May 14, 2013
On May 14, 2013, His Holiness Patriarch Kirill of Moscow and All Russia met with the vice-chairman of the People’s Government of the Province of Heilongjiang, Mr Sunem Yunbo.
Participating in the meeting were also Metropolitan Hilarion of Volokolamsk, head of the Moscow Patriarchate Department for External Church Relation, Bishop Sergiy of Solnechnogorsk, head of the Moscow Patriarchate’s administrative secretariat, Mr. V. Legoida, head of the Synodal Information Department, Archpriest Nikolay Balashov, DECR vice-chairman, Protodeacon Vladimir Nazarkin, assistant to the DECR chairman, M. Kuksov, head of the patriarchal personal secretariat, and D. Petrovsky, DECR staff member.
There were also Russian Ambassador S. Denisov, and Russian General Consul in Shenyang S. Paltov.
The Chinese side was represented by officials from the State Administration for Religious Affairs and the Heilongjiang Government.
In his welcoming speech, the vice-governor pointed to the significance the visit of Patriarch Kirill had for his province. He noted that the Divine Liturgy in the church of the Protecting Veil in Harbin was celebrated with a great gathering of people. Participating in it were both Chinese and Russian believers, some coming for the occasion from the Russian Far East, particularly from Vladivostok. ‘I am told that the faithful were very much moved by seeing you’, he said.
Your Holiness, we know’, he continued, ‘that the Russian Orthodox Church and you personally have given serious attention to the development of Orthodoxy in the province of Heilongjiang’, noting that students from China are trained in theological schools of the Russian Orthodox Church. ‘Using this opportunity, I would like to express great gratitude to you for it’, he said.
Patriarch Kirill testified that Harbin occupied a special place in the hearts of Russian people when they think about China. ‘No other city in China has preserved so many monuments linked with the Russian presence. Harbin was once a major center of the Russian Orthodox Church. There were 22 acting churches, two monasteries and two theological schools’, he informed the vice-governor.
‘And today Harbin keeps very important monuments associated with the Russian presence. Yesterday, with a special feeling I crossed the threshold of the church of St. Sophia and was introduced to an interesting exposition about old Harbin. For me, it is very moving to be in the place where many generations of Russian people prayed, assembled and felt to be a community’, Patriarch Kirill said, noting that he also noticed very many Russian mothers who came to Harbin for the medical treatment of their seriously ill children. ‘And for them, today’s liturgy was a great spiritual support’, he said.
‘I would like to recall’, he continued, ‘that in 1986 the church of the Protecting Veil was opened again and given to the Chinese faithful for worship. It was consonant with the new policy of openness initiated at that time by the Chinese authorities in their relations with the world. When I came to Harbin in 1993, I found the Chinese priest, Father Gregory Ju, still alive. He served there and told me much about the life of Harbin and the Orthodox people in Harbin’.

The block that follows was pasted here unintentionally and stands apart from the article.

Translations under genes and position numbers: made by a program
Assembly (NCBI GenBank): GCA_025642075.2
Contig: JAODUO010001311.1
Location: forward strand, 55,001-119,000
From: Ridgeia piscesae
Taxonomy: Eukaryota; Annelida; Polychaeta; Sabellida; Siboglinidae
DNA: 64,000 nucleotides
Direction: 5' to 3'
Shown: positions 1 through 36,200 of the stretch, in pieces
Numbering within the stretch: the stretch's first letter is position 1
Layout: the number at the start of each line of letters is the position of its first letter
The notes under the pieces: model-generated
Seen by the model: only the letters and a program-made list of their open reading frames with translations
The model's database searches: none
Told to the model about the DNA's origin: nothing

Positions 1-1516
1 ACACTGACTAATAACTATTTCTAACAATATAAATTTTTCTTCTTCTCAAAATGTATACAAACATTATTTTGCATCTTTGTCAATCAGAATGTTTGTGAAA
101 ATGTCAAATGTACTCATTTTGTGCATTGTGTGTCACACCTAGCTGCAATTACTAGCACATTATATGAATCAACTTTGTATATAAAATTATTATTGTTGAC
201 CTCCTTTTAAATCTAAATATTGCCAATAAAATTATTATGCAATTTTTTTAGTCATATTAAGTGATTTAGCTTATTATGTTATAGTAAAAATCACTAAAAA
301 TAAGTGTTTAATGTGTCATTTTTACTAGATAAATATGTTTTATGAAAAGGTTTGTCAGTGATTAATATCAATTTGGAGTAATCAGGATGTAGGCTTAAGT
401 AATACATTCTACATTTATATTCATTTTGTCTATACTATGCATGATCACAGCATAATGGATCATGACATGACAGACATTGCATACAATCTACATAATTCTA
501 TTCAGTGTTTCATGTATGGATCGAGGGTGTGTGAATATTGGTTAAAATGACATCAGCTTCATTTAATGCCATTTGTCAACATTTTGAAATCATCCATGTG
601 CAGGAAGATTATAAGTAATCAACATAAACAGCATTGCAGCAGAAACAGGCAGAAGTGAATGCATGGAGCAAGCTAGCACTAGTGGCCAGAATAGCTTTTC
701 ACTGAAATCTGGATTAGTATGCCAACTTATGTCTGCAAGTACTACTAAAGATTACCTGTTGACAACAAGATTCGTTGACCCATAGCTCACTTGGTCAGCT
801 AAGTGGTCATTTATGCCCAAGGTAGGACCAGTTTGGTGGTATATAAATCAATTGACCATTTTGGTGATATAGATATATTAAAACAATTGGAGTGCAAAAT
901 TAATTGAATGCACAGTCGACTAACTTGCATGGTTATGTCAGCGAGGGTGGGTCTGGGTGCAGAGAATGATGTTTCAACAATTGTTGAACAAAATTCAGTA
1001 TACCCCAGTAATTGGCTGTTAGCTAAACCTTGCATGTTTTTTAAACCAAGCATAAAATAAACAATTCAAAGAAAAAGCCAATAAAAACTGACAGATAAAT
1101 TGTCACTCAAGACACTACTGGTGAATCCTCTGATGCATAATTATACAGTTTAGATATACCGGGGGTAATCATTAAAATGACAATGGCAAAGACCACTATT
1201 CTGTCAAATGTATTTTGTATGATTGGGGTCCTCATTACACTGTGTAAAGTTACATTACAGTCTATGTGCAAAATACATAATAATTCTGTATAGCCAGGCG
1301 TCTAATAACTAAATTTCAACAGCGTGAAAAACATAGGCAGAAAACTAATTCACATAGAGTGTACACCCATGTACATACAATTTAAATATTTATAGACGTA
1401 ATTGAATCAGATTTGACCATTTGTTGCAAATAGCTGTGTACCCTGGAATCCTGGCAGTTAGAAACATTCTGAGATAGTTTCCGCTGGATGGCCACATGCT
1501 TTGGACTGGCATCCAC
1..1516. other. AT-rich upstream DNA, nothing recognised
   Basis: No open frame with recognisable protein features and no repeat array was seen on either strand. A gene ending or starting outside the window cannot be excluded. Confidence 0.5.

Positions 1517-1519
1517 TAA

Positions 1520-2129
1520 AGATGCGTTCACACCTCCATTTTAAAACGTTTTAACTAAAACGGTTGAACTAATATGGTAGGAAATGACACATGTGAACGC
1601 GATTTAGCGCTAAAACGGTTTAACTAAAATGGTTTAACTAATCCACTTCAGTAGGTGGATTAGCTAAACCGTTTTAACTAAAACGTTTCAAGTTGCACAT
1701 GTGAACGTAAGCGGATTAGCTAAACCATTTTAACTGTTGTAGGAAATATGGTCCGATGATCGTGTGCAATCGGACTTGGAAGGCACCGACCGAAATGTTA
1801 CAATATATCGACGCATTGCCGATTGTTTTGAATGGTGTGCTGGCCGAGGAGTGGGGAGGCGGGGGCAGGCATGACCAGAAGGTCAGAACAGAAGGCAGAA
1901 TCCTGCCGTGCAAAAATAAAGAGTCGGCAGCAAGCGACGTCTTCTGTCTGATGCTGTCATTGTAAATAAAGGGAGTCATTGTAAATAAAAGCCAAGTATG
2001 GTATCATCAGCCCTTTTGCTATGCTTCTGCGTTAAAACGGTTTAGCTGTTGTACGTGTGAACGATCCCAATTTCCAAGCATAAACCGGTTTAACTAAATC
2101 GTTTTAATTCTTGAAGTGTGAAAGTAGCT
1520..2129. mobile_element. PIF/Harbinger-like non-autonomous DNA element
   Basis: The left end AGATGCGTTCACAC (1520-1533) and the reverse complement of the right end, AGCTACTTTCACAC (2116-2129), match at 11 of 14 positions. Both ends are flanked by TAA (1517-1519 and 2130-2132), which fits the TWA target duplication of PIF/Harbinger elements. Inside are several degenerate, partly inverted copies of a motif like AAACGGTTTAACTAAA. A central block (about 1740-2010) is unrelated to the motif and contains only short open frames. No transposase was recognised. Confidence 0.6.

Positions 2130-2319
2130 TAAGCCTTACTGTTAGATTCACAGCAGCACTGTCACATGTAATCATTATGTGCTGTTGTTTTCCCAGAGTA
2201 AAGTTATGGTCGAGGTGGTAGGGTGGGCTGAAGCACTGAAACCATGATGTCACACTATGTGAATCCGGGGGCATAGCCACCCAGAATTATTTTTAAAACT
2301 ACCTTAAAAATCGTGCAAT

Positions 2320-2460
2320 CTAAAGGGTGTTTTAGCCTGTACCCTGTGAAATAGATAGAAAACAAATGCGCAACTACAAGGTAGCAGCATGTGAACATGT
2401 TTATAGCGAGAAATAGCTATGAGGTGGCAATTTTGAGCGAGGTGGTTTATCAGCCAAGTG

According to the church calendar, His Holiness said, it was the day when the dead were remembered. ‘In our country, we lift up special prayers for the warriors who defended the country and liberated the whole world from fascism during the Great Patriotic War. ‘Today in almost all the churches of the Russian Orthodox Church, soldiers are remembered who died defending the Motherland and the world from Nazism. We know that our soldiers died in China too. We prayed today for them and for Chinese soldiers who gave their lives for the freedom of their homeland’.
His Holiness told Mr. Yunbo that he was approached by a large group of Russians asking him to provide for a priest to celebrate Easter and Christmas in Harbin. ‘I would like to ask you as well as the State Administration for Religious Affairs to grant this request’, he asked the vice-governor, ‘I was especially moved by young mothers with children in wheelchairs. They asked me with tears in their eyes to arrange for a priest to serve at least two times a year’.
Pointing to the growing flow of Russian tourists to China, Patriarch Kirill said, ‘When Russians come to China, they go sightseeing, of course, and visit various churches. But Russian Orthodox churches in Harbin occupy a very special place. It is a real historical religious bridge between our nations’.
His Holiness drew the attention of the vice-governor to the importance of the religious factor in the development of good-neighbourly relations between the two countries, especially between the Chinese Province of Heilongjiang, Harbin and the Russian Far East. ‘If the heart of the Russian is to be gained, take him to Harbin and show him Orthodox churches. Few countries have such a tremendous potential for a positive influence on their neighbours’, he emphasized.
In conclusion, His Holiness said, ‘I would like to wish you personally and the city authorities success in your work, prosperity to Harbin and the Province of Heilongjiang, peace and well-being to China, so that hand in hand we could work defending the important ethical principles common for our two nations. I believe the influence our powers on the world may be decisive for the future of the entire humanity’.